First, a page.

Over the past two decades, Vietnam has been one of East Asia’s notable success stories, reducing poverty, growing employment and expanding its economy. In 2018, it had one of the highest growth rates in the world in 2018 – 7.1%, according to World Bank Statistics. The secret sauce? Infrastructure development. Although challenges remain, Vietnam has made significant strides in building its infrastructure to support its growth: Today, 99% of the population use electricity as their main source of lighting, for example, up from 14% in 1993.
This demonstrates the tight relationship between infrastructure development and economic growth. Across emerging markets, a lack of infrastructure development is a major obstacle to growth. The World Bank estimates that it takes 12 days and a cost of $625 to export a container from Egypt; transporting the same container from the Central African Republic takes four times as long and costs almost nine times as much. In Latin America, over 60% of roads are unpaved and 12% of the population remains without electricity. The Brazilian government has just removed funding for the Transnordestina railway, designed to transport commodities across Brazil for their onward journey to China.
The Brazilian railway demonstrates how difficult it can be to build out infrastructure in emerging markets. Under construction for ten years and still unfinished, the Transnordestina had already sucked in over €1.08 bn of its €2.8 bn budget. It had been been financed by banks, public sector funds and state companies. Often, even with full recognition of the potential benefits, government backing and public will, infrastructure development proves difficult to implement. McKinsey data showed $69.4 trillion going into infrastructure investment in 2017; while this balance shifted to-wards emerging markets in 2017, China was the key beneficiary, attracting 34% (from 29% in 2016) of overall investment. Other areas such as Latin America and Africa saw their chunk of the pie drop.
There is no lack of will from emerging market governments. Cherian George, managing director at Fitch Ratings said: “Developed economies have greater capacity and are less willing to raise fees and taxes to pay for it. Emerging markets, on the other hand, are more fiscally challenged and are more willing to make tougher decisions to find new revenue streams. It comes down to how tangi-ble the benefits of investment are to the public. In emerging markets, the benefits of a better quality of life are perceptible and enticing. But in developed markets, the risk of infrastructure failure is an amorphous concept.”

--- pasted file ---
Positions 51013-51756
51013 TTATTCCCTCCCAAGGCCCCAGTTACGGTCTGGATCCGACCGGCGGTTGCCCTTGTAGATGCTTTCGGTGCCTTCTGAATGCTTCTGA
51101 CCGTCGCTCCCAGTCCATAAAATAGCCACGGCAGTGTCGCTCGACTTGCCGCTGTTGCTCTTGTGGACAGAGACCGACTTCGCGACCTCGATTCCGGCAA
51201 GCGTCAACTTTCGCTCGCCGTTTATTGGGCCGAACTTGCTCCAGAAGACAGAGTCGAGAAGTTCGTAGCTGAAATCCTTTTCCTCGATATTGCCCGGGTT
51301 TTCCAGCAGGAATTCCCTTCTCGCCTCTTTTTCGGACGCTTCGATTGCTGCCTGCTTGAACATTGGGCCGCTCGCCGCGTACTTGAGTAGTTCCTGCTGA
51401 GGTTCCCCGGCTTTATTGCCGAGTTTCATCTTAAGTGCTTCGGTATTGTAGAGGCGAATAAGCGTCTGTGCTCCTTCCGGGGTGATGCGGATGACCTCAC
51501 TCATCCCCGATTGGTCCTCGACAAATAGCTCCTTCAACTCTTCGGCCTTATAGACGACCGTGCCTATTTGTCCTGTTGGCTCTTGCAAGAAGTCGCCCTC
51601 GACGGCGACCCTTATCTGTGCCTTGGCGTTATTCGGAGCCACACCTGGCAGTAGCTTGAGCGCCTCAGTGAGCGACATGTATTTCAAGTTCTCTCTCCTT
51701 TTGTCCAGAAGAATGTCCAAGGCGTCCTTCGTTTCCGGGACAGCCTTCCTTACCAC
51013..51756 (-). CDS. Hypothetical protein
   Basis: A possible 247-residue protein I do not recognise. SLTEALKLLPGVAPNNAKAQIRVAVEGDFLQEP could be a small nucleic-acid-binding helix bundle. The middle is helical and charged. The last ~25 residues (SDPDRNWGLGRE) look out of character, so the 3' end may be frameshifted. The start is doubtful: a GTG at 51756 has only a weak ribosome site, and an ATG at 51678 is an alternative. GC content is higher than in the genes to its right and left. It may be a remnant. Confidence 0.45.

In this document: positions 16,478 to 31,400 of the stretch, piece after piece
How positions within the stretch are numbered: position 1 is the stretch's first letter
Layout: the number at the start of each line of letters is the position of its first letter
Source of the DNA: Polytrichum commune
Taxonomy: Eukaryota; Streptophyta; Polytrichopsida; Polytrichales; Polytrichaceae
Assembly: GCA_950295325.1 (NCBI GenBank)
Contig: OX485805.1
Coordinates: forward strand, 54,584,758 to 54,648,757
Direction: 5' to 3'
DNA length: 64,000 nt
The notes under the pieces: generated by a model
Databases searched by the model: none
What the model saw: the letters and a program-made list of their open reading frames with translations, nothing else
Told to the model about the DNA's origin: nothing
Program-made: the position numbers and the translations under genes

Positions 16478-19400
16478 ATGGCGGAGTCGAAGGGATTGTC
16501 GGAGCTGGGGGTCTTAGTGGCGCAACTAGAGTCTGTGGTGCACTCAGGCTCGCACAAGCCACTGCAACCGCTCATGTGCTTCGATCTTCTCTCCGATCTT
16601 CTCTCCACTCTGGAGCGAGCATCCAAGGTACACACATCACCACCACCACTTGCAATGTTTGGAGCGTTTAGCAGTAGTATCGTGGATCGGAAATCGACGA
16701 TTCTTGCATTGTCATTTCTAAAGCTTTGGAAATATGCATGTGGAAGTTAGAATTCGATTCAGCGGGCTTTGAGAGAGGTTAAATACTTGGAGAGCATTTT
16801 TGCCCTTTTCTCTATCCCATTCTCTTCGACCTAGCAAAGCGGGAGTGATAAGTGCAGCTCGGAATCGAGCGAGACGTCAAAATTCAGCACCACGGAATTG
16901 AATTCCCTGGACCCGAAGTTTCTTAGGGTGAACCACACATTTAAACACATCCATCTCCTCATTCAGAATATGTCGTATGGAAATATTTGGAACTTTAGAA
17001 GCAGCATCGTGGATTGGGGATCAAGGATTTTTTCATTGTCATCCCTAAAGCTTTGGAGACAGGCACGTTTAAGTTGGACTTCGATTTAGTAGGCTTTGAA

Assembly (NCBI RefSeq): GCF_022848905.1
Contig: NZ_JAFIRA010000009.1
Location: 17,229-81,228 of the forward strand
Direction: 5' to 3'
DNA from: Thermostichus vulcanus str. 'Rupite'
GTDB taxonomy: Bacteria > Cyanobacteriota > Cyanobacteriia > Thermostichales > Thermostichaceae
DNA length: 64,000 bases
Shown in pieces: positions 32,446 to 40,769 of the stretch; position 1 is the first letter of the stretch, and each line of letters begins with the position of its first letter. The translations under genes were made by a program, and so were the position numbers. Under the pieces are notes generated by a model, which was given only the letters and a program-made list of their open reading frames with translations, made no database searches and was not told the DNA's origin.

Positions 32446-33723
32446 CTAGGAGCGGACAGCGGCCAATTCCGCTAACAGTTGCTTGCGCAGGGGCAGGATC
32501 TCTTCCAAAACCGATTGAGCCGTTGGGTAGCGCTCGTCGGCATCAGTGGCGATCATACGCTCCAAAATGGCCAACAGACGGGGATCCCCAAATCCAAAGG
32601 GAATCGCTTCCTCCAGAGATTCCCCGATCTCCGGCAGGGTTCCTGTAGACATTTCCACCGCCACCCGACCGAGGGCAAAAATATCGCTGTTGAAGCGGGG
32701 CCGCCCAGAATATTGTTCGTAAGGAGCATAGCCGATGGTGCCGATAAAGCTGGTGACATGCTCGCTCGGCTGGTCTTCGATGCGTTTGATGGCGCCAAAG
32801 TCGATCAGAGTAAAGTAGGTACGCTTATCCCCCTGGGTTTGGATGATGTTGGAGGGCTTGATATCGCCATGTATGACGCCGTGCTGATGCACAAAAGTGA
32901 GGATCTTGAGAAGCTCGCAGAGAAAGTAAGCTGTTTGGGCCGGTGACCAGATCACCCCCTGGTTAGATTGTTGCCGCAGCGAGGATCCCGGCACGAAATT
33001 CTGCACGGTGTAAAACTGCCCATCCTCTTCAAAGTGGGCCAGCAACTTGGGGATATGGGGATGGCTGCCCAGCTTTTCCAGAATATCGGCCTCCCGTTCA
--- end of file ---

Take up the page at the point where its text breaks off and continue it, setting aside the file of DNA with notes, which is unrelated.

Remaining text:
The audacious China ‘One Belt, One Road’ initiative seeks to create a ‘new Silk Road’. Max Gokh-man, head of asset allocation at Pacific Life Fund Advisors says the withdrawal of the US from the Trans-Pacific Partnership has allowed China the opportunity to become the new free-trade beacon, encouraging emerging regions to coalesce and build an economic moat between themselves and developed economies this initiative: “The investments that China makes, as well as the physical transportation network they create along OBOR’s six “economic corridors” is likely to attract addi-tional private capital.”
However, private investment remains difficult to come by for other emerging markets. Many insti-tutional investors are held back by the difficulties of undertaking local due diligence and percep-tion of risk, particularly in less developed areas such as sub-Saharan Africa. A recent Mercer Report said: “Asset owners that have not previously invested in Sub-Saharan Africa do not typically consid-er the continent for expansion of their infrastructure programs, primarily due to concerns around heightened risk.” There are widespread fears of corruption, not helped by high profile scandals such as the ‘car wash’ and Odebrecht scandals in Brazil.